[ntp:questions] Hopelessly broken clock?
unruh-spam at physics.ubc.ca
Sun Nov 16 17:47:44 UTC 2008
"Phil" <phil at xxxxxxxxx.xxx> writes:
>"Chris Richmond" <tomnykds at comcast.net> wrote in message
>news:Xns9B57BC0965C12tomnykdscomcastnet at 126.96.36.199...
>> I'm trying to set up ntp on a new Core2 Duo box running Fredora Core9.
>> It appears that it's local clock runs several seconds an hour fast. I'm
>> basing this on running ntpdate against the existing box I have running
>> ntp with pps. It reports skewing the clock by seconds even after just
>> a few minutes.
>> Also, ntpq data shows the jitter as always 0.997, and the offset goes
>> nuts right away. The poll and reach look like they are working, but
>> the time just gets away really fast.
>> I have another box with the same O/S install and ntp config, and it locks
>> up right away just fine, so I suspect it's a hardware issue, not a
>> config problem.
>> I've tried to read through the offical docs on the NTP web site on
>> diagnosing problems, but can't make sense of what some of the
>> instructions mean. What's missing are examples of what actually
>> needs to happen.
>> In any case, if the actual box's clock is that far off, is it a lost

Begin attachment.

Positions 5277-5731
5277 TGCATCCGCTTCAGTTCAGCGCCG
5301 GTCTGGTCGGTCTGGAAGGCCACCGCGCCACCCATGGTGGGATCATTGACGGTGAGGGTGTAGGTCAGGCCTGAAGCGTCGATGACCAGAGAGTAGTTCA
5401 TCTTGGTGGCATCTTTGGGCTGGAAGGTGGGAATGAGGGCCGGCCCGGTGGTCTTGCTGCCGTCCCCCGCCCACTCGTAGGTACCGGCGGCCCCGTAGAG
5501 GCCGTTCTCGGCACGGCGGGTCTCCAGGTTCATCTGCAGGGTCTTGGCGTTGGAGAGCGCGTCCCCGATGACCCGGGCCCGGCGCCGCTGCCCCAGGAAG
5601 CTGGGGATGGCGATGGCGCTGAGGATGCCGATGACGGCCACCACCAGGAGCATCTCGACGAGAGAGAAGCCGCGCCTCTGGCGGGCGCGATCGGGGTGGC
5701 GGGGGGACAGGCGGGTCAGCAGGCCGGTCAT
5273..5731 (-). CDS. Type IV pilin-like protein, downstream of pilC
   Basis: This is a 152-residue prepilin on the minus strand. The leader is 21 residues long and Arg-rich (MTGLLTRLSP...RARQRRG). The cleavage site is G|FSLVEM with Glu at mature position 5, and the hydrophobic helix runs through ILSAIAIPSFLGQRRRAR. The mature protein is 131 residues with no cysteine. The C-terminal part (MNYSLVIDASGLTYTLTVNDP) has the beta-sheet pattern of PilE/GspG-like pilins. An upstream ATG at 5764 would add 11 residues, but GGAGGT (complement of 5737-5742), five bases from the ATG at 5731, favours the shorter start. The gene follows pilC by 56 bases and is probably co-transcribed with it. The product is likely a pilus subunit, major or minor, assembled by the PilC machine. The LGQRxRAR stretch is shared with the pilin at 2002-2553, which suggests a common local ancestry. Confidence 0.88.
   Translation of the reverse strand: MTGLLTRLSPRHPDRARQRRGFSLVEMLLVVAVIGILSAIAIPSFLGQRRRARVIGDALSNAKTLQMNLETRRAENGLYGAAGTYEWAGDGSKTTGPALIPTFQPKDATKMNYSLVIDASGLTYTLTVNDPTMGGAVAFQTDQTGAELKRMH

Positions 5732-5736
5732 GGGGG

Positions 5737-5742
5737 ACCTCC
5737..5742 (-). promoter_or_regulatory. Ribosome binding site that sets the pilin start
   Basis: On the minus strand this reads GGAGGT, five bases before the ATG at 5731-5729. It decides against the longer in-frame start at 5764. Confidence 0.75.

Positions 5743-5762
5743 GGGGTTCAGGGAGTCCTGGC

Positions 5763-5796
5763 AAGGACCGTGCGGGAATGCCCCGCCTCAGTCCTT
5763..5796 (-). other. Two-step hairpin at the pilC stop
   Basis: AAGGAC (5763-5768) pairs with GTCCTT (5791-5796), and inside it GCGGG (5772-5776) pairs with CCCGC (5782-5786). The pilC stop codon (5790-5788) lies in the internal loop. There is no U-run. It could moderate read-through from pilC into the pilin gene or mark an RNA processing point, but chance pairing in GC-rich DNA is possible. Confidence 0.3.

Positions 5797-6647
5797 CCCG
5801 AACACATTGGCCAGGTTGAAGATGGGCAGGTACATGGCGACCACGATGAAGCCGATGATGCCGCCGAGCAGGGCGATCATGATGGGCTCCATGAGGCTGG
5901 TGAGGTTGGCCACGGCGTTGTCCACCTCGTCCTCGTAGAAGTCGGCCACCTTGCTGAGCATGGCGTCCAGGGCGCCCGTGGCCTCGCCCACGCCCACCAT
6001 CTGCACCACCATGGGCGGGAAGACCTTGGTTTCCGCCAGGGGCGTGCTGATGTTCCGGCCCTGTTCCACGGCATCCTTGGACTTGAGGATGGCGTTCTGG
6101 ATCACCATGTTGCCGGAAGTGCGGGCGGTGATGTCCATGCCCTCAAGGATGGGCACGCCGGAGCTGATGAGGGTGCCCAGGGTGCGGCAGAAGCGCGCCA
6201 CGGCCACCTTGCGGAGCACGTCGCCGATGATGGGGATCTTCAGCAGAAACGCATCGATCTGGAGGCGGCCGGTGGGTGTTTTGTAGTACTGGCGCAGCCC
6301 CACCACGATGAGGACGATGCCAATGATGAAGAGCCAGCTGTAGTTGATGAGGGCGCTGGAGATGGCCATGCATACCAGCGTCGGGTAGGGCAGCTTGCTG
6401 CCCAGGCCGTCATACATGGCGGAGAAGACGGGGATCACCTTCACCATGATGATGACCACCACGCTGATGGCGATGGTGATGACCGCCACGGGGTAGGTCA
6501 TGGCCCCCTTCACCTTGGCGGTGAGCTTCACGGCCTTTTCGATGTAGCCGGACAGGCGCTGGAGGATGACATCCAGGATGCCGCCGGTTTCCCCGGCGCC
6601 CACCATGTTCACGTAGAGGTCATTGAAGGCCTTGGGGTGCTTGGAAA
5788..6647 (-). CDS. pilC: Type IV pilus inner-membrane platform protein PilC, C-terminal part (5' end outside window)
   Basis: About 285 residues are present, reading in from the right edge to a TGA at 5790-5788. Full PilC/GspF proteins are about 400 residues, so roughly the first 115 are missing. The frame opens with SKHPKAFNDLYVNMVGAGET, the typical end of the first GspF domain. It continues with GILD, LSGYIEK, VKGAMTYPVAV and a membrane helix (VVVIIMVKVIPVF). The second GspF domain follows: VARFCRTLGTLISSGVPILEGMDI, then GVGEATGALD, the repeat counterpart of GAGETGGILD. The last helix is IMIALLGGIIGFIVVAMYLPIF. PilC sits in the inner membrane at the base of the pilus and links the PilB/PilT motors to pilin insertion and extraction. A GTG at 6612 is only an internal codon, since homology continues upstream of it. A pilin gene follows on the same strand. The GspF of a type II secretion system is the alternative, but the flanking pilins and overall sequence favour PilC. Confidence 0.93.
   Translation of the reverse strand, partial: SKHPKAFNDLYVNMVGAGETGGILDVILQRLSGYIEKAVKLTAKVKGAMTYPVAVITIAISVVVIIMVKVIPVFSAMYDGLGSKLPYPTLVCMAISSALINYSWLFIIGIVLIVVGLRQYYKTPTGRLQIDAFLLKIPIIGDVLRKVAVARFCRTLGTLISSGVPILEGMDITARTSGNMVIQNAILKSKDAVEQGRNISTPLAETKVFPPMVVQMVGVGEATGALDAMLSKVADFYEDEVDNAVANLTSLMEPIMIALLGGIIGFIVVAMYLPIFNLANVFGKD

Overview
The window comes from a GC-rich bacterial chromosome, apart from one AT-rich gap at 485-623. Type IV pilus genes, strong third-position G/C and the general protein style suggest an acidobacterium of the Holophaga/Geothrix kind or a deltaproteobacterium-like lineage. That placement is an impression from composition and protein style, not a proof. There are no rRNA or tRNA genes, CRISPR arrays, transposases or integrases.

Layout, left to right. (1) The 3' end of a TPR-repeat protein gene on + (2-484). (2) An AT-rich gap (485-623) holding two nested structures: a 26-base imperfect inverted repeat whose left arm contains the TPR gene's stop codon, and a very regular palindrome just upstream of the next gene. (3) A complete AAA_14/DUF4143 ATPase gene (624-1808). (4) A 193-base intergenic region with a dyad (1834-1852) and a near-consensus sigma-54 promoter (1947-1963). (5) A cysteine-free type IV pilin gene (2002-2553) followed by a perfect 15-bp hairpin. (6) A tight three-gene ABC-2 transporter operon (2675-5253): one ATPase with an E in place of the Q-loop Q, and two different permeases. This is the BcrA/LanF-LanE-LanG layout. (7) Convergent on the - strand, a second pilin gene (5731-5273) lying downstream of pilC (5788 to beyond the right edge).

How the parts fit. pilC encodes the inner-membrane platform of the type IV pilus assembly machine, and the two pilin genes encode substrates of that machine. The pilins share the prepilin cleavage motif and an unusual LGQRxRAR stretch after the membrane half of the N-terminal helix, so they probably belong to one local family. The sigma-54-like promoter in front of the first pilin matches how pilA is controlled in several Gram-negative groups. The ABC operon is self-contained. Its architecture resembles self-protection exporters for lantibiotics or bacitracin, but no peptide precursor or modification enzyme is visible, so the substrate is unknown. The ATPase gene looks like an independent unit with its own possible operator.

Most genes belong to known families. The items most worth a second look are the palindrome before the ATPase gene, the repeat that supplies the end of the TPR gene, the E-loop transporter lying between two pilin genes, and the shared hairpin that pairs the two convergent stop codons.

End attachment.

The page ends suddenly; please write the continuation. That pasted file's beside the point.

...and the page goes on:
>> cause as a time keeper?
>> Can I make ntptime correct the kernel's clock enough to get this
>> to work? If so, how, and can this be done in the bootup scripts?
>> Thx, Chris
>May not be applicable in your case but I have multiple HP pc's and most were
>running fast. I replaced batteries in all my machines that were a few years
>old and it's amazing what a new battery will do.
You comment has to do with the on board Real Time Clock, not the system clock
which runs off the CPU/timer interrupt. He has trouble with the latter.
It indicates problems with the clock calibration in his kernel. Or it could
have to do with "power saving" in which the CPU frequency is changed to
conserve power. As far as I know no operating system uses the RTC as the
timer, not least because it only has a 1 sec resolution.
>In my case we bought them on-line for about a buck each in quantity and I
>changed batteries in all my electronics that used the 3-volt button
>batteries. It may not get the local oscillator on the proper frequency, but
>it should make it stable, a somewhat fixed drift rate. Just a thought.
It should be irrelevant to the system time, but not to the time set at
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